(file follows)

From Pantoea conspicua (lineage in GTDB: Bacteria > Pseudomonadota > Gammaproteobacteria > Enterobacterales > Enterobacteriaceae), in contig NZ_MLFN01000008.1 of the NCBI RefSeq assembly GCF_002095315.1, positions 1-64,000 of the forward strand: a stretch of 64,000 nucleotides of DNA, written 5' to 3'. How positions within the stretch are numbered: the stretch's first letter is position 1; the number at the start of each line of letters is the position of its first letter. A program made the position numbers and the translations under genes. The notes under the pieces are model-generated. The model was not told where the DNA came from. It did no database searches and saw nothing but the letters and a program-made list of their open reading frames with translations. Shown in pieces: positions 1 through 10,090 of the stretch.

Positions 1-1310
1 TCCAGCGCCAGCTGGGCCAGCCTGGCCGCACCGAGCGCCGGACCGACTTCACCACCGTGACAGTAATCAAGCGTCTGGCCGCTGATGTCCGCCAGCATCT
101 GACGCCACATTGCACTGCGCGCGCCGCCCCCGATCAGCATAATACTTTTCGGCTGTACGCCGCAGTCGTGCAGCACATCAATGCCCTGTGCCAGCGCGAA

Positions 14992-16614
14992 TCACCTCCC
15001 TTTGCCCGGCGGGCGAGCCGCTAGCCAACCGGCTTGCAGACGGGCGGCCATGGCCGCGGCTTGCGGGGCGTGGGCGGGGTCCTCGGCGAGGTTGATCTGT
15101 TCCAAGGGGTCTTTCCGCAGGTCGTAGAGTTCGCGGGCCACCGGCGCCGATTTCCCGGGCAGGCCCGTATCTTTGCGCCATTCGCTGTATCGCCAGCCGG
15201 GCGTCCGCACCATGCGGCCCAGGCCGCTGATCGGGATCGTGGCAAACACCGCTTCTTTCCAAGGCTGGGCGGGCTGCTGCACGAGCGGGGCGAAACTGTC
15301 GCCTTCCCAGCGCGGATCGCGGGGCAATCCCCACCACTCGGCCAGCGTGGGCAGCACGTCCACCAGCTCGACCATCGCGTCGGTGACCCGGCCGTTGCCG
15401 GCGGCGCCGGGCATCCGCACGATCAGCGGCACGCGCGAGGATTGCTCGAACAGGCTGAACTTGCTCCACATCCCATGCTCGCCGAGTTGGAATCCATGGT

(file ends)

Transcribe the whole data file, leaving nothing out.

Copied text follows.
From Pantoea conspicua (lineage in GTDB: Bacteria > Pseudomonadota > Gammaproteobacteria > Enterobacterales > Enterobacteriaceae), in contig NZ_MLFN01000008.1 of the NCBI RefSeq assembly GCF_002095315.1, positions 1-64,000 of the forward strand: a stretch of 64,000 nucleotides of DNA, written 5' to 3'. How positions within the stretch are numbered: the stretch's first letter is position 1; the number at the start of each line of letters is the position of its first letter. A program made the position numbers and the translations under genes. The notes under the pieces are model-generated. The model was not told where the DNA came from. It did no database searches and saw nothing but the letters and a program-made list of their open reading frames with translations. Shown in pieces: positions 1 through 10,090 of the stretch.

Positions 1-1310
1 TCCAGCGCCAGCTGGGCCAGCCTGGCCGCACCGAGCGCCGGACCGACTTCACCACCGTGACAGTAATCAAGCGTCTGGCCGCTGATGTCCGCCAGCATCT
101 GACGCCACATTGCACTGCGCGCGCCGCCCCCGATCAGCATAATACTTTTCGGCTGTACGCCGCAGTCGTGCAGCACATCAATGCCCTGTGCCAGCGCGAA

Positions 14992-16614
14992 TCACCTCCC
15001 TTTGCCCGGCGGGCGAGCCGCTAGCCAACCGGCTTGCAGACGGGCGGCCATGGCCGCGGCTTGCGGGGCGTGGGCGGGGTCCTCGGCGAGGTTGATCTGT
15101 TCCAAGGGGTCTTTCCGCAGGTCGTAGAGTTCGCGGGCCACCGGCGCCGATTTCCCGGGCAGGCCCGTATCTTTGCGCCATTCGCTGTATCGCCAGCCGG
15201 GCGTCCGCACCATGCGGCCCAGGCCGCTGATCGGGATCGTGGCAAACACCGCTTCTTTCCAAGGCTGGGCGGGCTGCTGCACGAGCGGGGCGAAACTGTC
15301 GCCTTCCCAGCGCGGATCGCGGGGCAATCCCCACCACTCGGCCAGCGTGGGCAGCACGTCCACCAGCTCGACCATCGCGTCGGTGACCCGGCCGTTGCCG
15401 GCGGCGCCGGGCATCCGCACGATCAGCGGCACGCGCGAGGATTGCTCGAACAGGCTGAACTTGCTCCACATCCCATGCTCGCCGAGTTGGAATCCATGGT